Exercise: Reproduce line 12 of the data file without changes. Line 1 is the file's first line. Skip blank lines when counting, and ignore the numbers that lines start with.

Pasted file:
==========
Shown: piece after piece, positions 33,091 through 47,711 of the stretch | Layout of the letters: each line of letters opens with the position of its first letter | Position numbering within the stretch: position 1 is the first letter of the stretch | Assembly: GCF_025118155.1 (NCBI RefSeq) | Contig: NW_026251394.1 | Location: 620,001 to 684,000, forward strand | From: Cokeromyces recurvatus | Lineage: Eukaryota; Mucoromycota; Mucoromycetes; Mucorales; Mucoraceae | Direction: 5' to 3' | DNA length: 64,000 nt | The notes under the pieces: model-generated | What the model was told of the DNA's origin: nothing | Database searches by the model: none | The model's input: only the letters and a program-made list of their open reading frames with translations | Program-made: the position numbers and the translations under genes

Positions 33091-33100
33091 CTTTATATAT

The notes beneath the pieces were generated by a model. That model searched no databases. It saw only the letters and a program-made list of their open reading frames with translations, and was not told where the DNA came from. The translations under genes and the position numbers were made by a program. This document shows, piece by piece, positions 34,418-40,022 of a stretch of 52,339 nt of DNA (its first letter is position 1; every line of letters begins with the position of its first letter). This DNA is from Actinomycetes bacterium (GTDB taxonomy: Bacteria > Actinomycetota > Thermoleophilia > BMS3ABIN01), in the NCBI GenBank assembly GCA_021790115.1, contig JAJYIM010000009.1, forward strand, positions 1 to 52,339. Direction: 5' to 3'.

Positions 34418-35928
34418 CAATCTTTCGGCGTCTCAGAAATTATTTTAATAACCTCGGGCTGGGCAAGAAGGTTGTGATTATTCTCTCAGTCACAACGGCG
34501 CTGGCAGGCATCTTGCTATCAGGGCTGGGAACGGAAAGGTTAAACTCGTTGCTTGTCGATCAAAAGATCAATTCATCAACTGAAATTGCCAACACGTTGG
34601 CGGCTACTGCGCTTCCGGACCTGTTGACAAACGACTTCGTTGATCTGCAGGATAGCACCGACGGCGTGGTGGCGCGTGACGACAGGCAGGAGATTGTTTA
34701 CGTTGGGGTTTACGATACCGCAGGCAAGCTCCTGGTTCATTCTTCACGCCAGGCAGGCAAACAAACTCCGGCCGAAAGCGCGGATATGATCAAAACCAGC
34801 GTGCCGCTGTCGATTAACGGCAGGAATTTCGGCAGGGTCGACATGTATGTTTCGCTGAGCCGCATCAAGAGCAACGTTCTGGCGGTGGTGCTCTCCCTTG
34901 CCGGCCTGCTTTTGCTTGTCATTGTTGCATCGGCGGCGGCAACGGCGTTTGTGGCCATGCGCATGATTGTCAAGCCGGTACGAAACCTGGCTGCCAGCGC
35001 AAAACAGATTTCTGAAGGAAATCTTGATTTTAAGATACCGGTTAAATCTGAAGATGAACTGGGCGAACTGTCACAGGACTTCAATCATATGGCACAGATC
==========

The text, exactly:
35001 AAAACAGATTTCTGAAGGAAATCTTGATTTTAAGATACCGGTTAAATCTGAAGATGAACTGGGCGAACTGTCACAGGACTTCAATCATATGGCACAGATC